combined with the suffix “benfits.com.” Where a domain name incorporates
a complainant’s mark in its entirety the addition of another descriptive
word does not obviate the likelihood of confusion. (Experian Information
Solutions, Inc. v. Credit Research, Inc., WIPO
Case No. D2002-0095, “credit” added to EXPERIAN, Nokia Corporation
v. Nokiagirls.com a.k.a IBCC, WIPO Case
No. D2000-0102, “girls” added to NOKIA, Louis Vuitton Malletier
v. Enrico Villa, WIPO Case No. D2000-0721,
“cup” added to LOUIS VUITTON). The first and dominant element in
the disputed domain name is WALMART, and that clearly supports a conclusion
of confusing similarity.
The finding of confusion is further strengthened by the fact that the word
the Respondent has combined with WAL-MART has a direct connection to Wal-Mart’s
own employee services and its pre-existing website. (See Harrods Limited
v. Peter Pierre, WIPO Case No. D2001-0456).
The misspelling of “benefits” is regarded by the panel as a transparent
attempt to register a domain name with the smallest possible difference from
the Complainant’s website. The Panel, therefore, finds that the Complainant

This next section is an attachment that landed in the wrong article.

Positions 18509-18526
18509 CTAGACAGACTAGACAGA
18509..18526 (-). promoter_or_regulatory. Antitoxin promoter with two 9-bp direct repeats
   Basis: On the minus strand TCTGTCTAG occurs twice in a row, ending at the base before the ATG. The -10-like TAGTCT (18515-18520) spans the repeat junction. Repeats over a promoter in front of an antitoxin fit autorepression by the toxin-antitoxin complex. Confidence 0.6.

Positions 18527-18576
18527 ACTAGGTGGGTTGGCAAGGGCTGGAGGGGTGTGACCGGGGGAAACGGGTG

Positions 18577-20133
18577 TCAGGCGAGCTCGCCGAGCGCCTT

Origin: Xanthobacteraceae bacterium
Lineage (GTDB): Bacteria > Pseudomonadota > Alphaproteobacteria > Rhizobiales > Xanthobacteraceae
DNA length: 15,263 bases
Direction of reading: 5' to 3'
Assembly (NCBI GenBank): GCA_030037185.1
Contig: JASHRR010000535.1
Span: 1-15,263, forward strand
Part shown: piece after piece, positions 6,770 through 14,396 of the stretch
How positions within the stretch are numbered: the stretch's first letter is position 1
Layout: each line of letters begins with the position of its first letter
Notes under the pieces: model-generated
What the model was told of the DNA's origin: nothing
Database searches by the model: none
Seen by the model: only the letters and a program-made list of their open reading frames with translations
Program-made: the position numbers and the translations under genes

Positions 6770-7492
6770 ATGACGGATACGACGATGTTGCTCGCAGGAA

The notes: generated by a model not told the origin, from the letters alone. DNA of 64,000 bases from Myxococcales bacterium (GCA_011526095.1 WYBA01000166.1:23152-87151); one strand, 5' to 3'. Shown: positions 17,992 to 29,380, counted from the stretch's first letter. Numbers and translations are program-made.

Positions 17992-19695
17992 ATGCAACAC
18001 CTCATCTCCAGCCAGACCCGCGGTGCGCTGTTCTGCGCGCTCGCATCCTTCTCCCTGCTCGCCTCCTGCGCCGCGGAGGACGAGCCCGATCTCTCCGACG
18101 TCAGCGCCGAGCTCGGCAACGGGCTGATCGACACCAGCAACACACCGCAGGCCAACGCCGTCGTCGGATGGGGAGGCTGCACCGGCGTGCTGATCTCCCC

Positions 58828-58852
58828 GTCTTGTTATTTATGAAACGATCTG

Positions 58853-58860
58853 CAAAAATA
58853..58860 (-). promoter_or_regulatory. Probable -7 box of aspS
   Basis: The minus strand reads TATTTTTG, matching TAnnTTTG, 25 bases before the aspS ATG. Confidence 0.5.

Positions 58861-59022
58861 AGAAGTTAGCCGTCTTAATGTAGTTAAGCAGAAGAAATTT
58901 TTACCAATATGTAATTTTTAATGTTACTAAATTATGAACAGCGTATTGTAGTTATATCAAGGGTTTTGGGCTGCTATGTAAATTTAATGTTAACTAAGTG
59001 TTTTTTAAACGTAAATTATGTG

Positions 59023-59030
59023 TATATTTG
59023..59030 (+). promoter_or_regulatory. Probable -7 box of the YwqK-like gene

has satisfied the first requirement of paragraph 4(a) of the Policy.
B. Rights or Legitimate Interests
There is no evidence that the Respondent ever had any legitimate right or interest in the <walmartbenfits.com> domain name. The Respondent is not using the domain name in connection with a bona fide offering of goods or services. The evidence shows the Respondent operates a web-site which redirects users to companies that will pay cash advances on paychecks (Complainant’s Submission, Annex G). It is clear that the Respondent only registered the disputed domain name after the Complainant registered and began using its <walmartbenefits.com> domain name in connection with an employee assistance website. The Panel, therefore, finds that the Complainant has met the requirement of paragraph 4(a)(ii) of the Policy.
C. Registered and Used in Bad Faith
The Panel finds that the Respondent has registered and is using the domain
name in bad faith, to attract, for commercial gain, Internet users to this website
by creating a likelihood of confusion with the Complainant. The Complainant’s
evidence demonstrates the Respondent is engaging in “typosquatting.”
The registration of this domain name serves no other purpose but to target Wal-Mart
employees and other potential users who mistakenly or inadvertently enter an
incorrectly spelled version of the Wal-Mart Employees Benefit Site (See DaimlerChrysler
Corporation v. Worshiping, Chrisler and Chr, aka Dream Media and aka Peter Conover,
WIPO Case No. D2000-1272.) Accordingly,
the Panel finds that the Complainant has met the requirements of paragraph 4(a)(iii)
of the Policy.
For all the foregoing reasons, in accordance with
paragraphs 4(i) of the Policy and 15 of the Rules, the Panel orders that the
domain name <walmartbenfits.com> be transferred to the Complainant.
Christopher J. Pibus
Dated: September 27, 2004